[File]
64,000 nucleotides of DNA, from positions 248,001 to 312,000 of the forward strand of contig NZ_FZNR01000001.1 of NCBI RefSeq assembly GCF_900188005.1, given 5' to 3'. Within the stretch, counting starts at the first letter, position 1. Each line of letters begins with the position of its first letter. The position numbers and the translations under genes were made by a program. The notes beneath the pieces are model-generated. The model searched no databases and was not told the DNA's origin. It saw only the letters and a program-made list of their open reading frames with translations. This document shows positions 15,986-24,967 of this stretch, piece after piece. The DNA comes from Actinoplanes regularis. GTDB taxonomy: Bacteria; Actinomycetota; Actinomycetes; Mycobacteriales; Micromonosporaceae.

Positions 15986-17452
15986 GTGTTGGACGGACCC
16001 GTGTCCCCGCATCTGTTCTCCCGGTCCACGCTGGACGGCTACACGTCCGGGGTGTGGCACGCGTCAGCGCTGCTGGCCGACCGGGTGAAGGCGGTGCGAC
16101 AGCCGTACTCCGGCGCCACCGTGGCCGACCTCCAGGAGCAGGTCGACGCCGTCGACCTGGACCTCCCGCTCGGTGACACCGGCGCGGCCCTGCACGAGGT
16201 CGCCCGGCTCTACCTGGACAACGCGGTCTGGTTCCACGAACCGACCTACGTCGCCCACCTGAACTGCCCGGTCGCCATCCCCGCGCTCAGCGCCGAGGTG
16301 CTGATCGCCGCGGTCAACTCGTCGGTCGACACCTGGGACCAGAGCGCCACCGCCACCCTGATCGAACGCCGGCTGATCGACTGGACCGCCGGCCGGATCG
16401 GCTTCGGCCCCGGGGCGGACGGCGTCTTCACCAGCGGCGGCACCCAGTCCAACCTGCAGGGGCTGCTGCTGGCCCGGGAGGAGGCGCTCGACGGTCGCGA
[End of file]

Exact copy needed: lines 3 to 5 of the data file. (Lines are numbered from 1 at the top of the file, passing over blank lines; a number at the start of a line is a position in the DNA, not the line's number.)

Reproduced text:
15986 GTGTTGGACGGACCC
16001 GTGTCCCCGCATCTGTTCTCCCGGTCCACGCTGGACGGCTACACGTCCGGGGTGTGGCACGCGTCAGCGCTGCTGGCCGACCGGGTGAAGGCGGTGCGAC
16101 AGCCGTACTCCGGCGCCACCGTGGCCGACCTCCAGGAGCAGGTCGACGCCGTCGACCTGGACCTCCCGCTCGGTGACACCGGCGCGGCCCTGCACGAGGT